Shana Fogarty was on her second day off after an 84-hour work week at the hospital when she began feeling suspicious symptoms.
Fogarty is a doctor at Kootenai Health, and while she was not working on the COVID unit, she felt the effects of the hospital reaching capacity even before she began to feel sick.
“We’ve been pretty much functioning at capacity for weeks,” she said.
As her symptoms persisted and she stayed home, she got tested for COVID-19. It came back positive.
As an essential worker, Fogarty had most recently been working on the internal medicine ward, but she had been careful. COVID-19 is a serious risk for her due to her underlying lung disease.
“I am one of those who tried really, really hard not to catch this,” Fogarty said. “I don’t go to the grocery stores. I go to work and come home.”
When the Panhandle Health Board rescinded the mask mandate in Kootenai County on Thursday, Fogarty spent that evening cleaning up her bed, full of vomit from her youngest son, who is also sick with the virus.
Two weeks into her fight with COVID-19, she is still coughing deeply when she talks and feeling fatigued. Fogarty said she was “absolutely horrified” by the board’s decision.
Wearing a mask can slow the spread of the virus and already did once in Kootenai County. After a spike in cases in late July, the board passed a mask mandate in Kootenai County. In subsequent weeks, the number of confirmed cases dropped. But now, cases are ticking up again and compliance seems to be lower than it once was.
“We know that pandemic fatigue is real. We’re all tired, and we all want to get back to normal, but we’re not ready for that,” Katherine Hoyer, public information officer at the Panhandle Health District, said.
Health officials are asking Panhandle residents to wear face coverings in public, not gather in large groups and limit travel.
Fogarty, who lives in Post Falls, said that everyone in the community needs to do their part by wearing a face covering when they are out.
“It’s probably the one thing people can do to keep our health system afloat,” Fogarty said. “I’ve never been sicker in my life than this, and I guess I hope people would think about this to prevent their own suffering from it.”
On Oct. 10, Fogarty began to have a sore throat and a slight cough. She got tested and was put on steroids early on, as her symptoms worsened. Fogarty has had just about every symptom attached to COVID-19 except a fever. On Oct. 15, she tested officially positive for the virus.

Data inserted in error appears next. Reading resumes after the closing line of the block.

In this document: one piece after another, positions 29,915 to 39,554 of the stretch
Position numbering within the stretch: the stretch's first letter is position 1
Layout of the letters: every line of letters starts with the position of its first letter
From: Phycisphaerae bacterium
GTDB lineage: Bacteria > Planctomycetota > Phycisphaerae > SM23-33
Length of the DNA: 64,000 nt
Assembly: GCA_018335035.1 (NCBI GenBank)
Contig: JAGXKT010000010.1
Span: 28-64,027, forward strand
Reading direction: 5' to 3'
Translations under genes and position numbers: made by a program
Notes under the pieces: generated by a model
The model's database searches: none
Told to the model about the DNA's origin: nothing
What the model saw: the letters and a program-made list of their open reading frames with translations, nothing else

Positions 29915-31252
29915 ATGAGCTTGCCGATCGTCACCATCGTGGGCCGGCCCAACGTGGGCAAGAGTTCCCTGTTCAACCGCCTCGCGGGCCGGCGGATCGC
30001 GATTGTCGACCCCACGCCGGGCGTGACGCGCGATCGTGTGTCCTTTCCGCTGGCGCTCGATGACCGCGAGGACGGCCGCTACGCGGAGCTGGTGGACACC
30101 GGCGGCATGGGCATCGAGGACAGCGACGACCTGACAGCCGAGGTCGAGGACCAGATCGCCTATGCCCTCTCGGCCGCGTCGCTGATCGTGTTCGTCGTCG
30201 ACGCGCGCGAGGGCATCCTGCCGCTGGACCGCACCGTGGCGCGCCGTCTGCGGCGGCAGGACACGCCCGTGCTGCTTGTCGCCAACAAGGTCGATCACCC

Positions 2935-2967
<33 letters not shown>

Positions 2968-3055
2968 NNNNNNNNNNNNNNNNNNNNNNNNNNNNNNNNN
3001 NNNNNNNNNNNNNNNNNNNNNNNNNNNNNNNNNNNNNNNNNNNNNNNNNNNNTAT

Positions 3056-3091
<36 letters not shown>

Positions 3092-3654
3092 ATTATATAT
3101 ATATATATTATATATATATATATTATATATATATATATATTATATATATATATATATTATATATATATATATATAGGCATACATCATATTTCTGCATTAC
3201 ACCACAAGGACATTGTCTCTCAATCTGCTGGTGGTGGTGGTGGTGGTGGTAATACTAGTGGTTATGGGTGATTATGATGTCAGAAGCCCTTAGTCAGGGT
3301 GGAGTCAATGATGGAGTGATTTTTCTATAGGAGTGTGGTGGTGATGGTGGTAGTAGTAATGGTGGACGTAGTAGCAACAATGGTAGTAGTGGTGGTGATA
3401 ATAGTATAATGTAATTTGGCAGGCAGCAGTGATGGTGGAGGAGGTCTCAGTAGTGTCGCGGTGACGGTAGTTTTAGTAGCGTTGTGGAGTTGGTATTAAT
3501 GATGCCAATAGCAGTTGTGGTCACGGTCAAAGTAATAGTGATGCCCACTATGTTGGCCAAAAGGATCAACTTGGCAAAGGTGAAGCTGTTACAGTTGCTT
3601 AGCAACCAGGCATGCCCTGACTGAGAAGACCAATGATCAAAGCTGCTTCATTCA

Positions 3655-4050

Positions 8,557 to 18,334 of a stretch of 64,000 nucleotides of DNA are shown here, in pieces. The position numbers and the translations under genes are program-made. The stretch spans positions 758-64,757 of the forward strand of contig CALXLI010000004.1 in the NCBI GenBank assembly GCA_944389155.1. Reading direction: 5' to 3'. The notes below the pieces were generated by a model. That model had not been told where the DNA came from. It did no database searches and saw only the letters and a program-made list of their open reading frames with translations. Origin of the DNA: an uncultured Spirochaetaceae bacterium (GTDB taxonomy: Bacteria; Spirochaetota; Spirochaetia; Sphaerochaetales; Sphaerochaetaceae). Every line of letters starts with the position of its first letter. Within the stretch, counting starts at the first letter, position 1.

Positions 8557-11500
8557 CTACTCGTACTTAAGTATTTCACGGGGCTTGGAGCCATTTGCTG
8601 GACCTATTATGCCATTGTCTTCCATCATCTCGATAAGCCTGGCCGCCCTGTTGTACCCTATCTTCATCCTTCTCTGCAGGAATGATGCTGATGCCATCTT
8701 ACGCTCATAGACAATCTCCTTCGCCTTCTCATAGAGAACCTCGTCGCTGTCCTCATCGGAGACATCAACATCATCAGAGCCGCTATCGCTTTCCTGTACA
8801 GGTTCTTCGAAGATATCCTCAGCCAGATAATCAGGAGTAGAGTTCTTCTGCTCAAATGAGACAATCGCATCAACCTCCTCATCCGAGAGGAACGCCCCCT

Thankfully, with the exception of one physician assistant student who was shadowing her, no one else on her unit tested positive.
By then, she was worried about getting her family sick. She had confined herself to her bedroom for nearly two weeks. Her pulmonologist has recommended a 20-day quarantine, and on Day 10 of her illness, breathing became very difficult.
Fogarty described it as “trying to breathe through a snorkel tube while my lungs were stuffed with cotton,” in a Facebook post. Even showering was exhausting.
Unfortunately, as of Friday, both her sons are symptomatic, and one has tested positive for the virus.
Fogarty is one of 28 Kootenai Health employees out of work right now. Not all of those people have necessarily tested positive for the virus, however, and some might just need to stay at home to take care of sick loved ones or take care of a student who has to quarantine.
Kootenai Health has 36 COVID-19 patients in the hospital, with 13 requiring critical care – a record high thus far in the pandemic.
On Friday, the hospital was at about 96% occupancy, not due to COVID patients alone, but in all medical and surgical beds. With staffing shortages and demand for other necessary medical procedures, the Coeur d’Alene hospital is filling up.
The hospital is now doubling up its COVID rooms, Kootenai Health spokeswoman Andrea Nagle said. Transfers are still being accepted on a case-by-case basis, a precarious spot for the largest hospital in the five-county Panhandle to be in.
With spiking COVID case counts in Kootenai County and the Inland Northwest as a whole, this is likely going to continue in the coming weeks.
“When we start to see an increase in cases, it will be a week or two weeks and then there will be an increase in hospitalizations,” Hoyer said.
On Friday, the Panhandle Health District confirmed 138 cases, and since Monday, the district has confirmed more than 500 cases for the week. There are 73 deaths from the virus in the five-county region.
In downtown Coeur d’Alene, very few businesses have signs on their windows indicating that they require masks inside.
All Things Irish is different, however.
Marianne Buley, who works there, said the owners are requiring masks although there are lots of other shops downtown that are not. Even with the rescinded mandate, they plan to continue to ask customers to wear face coverings inside.
“It’s such a little shop, and we can’t afford to get sick,” Buley said, noting that if the staff gets sick, then the shop will have to close.
She said requiring masks is also important to help older customers feel safer in the shop.
They have hand sanitizer out front, Buley said, along with a sign that has the Irish word “sláinte.” It means good health.
Arielle Dreher's reporting for The Spokesman-Review is funded in part by Report for America and by members of the Spokane community. This story can be republished by other organizations for free under a Creative Commons license. For more information on this, please contact our newspaper’s managing editor.
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